The end of the marriage between Vladimir and Lyudmila Putin highlighted another more successful, much happier marriage: that between Russian society and social media.
The Twittersphere blossomed with humorous takedowns of the Russian president’s personal life.
Some favorites, Via RFE/RL:
Let’s take this opportunity to look back on the end of various power couples throughout Russian history, in reverse chronological order:
– Vladimir and Lyudmila
While the official divorce announcement after 30 years of marriage came in 2013, rumours swirled in 2011 that Lyudmila had been committed to an insane asylum (more likely a rehab facility), and stories of Putin’s relationship with gymnast Alina Kabayeva date to 2000, when the bronze-medal winner returned to Russia after participating in the Sydney Olympics.
– Mikhail and Raisa
The Soviet Union’s most famous First Lady, Raisa Gorbacheva had a marriage that did not end in tragedy, outlasting the dissolution of the USSR. As the Daily Mail writes,
Raisa came along in 1985 to change the dour image of Russian women with her broad-cheeked beauty, poise and charisma, the wives of Soviet leaders had been traditionally built for, er, durability rather than delight. Raisa was no lightweight, however. She was a university professor with a sharp business sense who bestrode the world stage so confidently that she became known as the Jackie Kennedy of the Kremlin.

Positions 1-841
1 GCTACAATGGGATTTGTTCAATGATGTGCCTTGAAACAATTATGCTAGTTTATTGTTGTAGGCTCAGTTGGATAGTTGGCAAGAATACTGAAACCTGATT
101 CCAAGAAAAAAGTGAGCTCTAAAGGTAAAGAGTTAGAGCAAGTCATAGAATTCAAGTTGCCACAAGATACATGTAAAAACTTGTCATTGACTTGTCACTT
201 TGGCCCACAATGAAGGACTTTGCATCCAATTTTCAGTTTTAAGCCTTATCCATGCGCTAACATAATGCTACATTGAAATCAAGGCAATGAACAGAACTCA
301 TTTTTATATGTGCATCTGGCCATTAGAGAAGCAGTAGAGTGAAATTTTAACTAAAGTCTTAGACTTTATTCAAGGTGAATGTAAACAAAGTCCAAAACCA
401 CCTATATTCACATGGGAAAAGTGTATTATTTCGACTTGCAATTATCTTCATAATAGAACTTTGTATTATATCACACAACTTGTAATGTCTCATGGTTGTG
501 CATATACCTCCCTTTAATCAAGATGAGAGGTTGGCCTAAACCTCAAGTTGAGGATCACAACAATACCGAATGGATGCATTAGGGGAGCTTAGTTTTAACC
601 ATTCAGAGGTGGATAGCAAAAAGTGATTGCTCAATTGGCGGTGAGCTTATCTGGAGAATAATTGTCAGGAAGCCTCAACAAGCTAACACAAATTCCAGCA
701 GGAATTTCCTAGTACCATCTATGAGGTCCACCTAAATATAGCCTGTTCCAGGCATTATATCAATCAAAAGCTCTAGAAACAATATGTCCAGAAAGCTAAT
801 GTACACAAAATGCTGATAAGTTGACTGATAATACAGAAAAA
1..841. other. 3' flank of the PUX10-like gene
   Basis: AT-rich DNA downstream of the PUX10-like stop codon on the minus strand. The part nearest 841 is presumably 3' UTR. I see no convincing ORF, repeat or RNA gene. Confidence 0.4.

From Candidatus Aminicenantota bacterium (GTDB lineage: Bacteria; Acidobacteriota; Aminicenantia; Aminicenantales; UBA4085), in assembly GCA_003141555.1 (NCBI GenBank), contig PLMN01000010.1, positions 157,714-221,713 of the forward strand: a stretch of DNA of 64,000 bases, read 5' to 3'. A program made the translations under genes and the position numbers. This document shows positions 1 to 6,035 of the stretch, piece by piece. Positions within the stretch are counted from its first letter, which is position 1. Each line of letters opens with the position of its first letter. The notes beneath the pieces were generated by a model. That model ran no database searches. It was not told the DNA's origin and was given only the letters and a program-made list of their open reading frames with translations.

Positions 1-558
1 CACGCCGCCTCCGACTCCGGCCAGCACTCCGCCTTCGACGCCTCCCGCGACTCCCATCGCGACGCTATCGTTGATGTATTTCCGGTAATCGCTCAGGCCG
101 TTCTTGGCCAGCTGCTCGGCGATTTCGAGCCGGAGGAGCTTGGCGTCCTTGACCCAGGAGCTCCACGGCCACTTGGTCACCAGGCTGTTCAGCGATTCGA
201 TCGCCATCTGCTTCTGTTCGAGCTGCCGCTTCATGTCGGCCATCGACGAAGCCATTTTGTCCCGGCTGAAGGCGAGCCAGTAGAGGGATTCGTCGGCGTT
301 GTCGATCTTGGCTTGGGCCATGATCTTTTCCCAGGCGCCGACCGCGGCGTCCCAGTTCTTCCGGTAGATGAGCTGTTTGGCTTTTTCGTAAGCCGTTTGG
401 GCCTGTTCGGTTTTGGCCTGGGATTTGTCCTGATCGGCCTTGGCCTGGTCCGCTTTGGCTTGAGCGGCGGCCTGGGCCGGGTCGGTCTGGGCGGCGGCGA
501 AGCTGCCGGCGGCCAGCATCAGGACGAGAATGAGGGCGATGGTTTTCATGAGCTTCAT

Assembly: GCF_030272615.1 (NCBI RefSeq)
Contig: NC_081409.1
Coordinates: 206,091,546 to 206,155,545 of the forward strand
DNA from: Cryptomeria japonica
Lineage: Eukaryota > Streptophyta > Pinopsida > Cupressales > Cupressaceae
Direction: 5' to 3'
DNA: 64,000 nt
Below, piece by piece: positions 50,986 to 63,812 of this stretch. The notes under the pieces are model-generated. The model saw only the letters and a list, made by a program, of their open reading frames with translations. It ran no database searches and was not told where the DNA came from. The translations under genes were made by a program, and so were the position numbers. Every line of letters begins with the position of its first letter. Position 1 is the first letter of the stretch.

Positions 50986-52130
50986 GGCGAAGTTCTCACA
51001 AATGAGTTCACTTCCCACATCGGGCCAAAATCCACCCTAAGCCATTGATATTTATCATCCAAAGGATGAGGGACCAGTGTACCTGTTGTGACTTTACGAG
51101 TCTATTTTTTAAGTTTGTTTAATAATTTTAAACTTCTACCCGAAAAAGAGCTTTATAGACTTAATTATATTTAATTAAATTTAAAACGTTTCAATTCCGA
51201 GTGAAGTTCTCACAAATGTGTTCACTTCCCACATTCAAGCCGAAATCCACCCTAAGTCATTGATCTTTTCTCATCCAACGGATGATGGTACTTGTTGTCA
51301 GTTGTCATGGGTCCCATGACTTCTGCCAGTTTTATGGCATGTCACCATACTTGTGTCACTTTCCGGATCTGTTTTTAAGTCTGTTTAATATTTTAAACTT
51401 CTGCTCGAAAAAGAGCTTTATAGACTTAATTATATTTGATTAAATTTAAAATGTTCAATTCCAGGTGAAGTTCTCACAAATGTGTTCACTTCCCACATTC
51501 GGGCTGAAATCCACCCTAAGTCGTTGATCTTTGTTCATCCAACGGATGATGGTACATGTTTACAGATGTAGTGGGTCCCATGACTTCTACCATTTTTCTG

– Alexandra Romanova and Grigory Rasputin
The Tsarina’s rumored affair with the mad monk is portrayed in the film Rasputin: Dark Servant of Destiny, and this mystical power couple met a tragic end: multiple attempts were made on Rasputin’s life and he only died after being poisoned (cyanide), shot four times, beaten, and finally drowned.
– Ivan the Terrible and Söyembikä
This power couple was not a couple at all; legend has it that the Söyembikä Tower on Kazan’s Baumann Street was built by Ivan the Terrible on request by the Tatar princess. She told him that she would only marry him if he built her a seven-tier tower. Once the tower was built, Söyembikä climbed to the top and jumped to her death, choosing suicide over a forced marriage to the Tsar.